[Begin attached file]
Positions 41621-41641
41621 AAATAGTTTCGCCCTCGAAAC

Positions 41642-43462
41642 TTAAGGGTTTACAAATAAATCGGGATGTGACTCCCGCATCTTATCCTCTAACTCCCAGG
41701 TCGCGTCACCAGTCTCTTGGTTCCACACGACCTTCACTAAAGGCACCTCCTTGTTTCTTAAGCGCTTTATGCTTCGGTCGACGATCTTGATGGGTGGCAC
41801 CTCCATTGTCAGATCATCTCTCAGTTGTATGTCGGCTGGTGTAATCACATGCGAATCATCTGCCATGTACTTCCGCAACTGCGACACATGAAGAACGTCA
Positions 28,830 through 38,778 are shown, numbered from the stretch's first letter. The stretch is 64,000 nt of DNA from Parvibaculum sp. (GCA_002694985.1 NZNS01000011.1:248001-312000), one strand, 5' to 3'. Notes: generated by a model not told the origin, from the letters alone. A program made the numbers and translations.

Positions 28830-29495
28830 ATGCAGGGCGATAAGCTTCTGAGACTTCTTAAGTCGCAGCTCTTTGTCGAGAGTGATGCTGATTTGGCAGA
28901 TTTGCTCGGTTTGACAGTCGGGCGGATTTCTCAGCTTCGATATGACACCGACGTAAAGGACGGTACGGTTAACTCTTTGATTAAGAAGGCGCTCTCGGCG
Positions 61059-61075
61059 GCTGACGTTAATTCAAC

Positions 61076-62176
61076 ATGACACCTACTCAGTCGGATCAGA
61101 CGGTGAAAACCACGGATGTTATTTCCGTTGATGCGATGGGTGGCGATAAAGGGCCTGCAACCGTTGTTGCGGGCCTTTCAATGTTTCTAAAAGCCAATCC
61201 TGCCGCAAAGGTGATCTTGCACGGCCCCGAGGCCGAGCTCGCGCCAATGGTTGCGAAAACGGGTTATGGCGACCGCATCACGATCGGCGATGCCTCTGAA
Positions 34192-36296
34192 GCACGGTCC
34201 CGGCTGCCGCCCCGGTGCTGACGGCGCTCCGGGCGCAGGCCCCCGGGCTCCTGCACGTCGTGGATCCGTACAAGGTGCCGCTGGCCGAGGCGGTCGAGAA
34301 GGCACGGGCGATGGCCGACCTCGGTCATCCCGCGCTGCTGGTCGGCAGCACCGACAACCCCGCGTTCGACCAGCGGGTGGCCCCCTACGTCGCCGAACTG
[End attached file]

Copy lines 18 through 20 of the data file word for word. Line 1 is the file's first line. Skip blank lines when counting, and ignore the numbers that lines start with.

34192 GCACGGTCC
34201 CGGCTGCCGCCCCGGTGCTGACGGCGCTCCGGGCGCAGGCCCCCGGGCTCCTGCACGTCGTGGATCCGTACAAGGTGCCGCTGGCCGAGGCGGTCGAGAA
34301 GGCACGGGCGATGGCCGACCTCGGTCATCCCGCGCTGCTGGTCGGCAGCACCGACAACCCCGCGTTCGACCAGCGGGTGGCCCCCTACGTCGCCGAACTG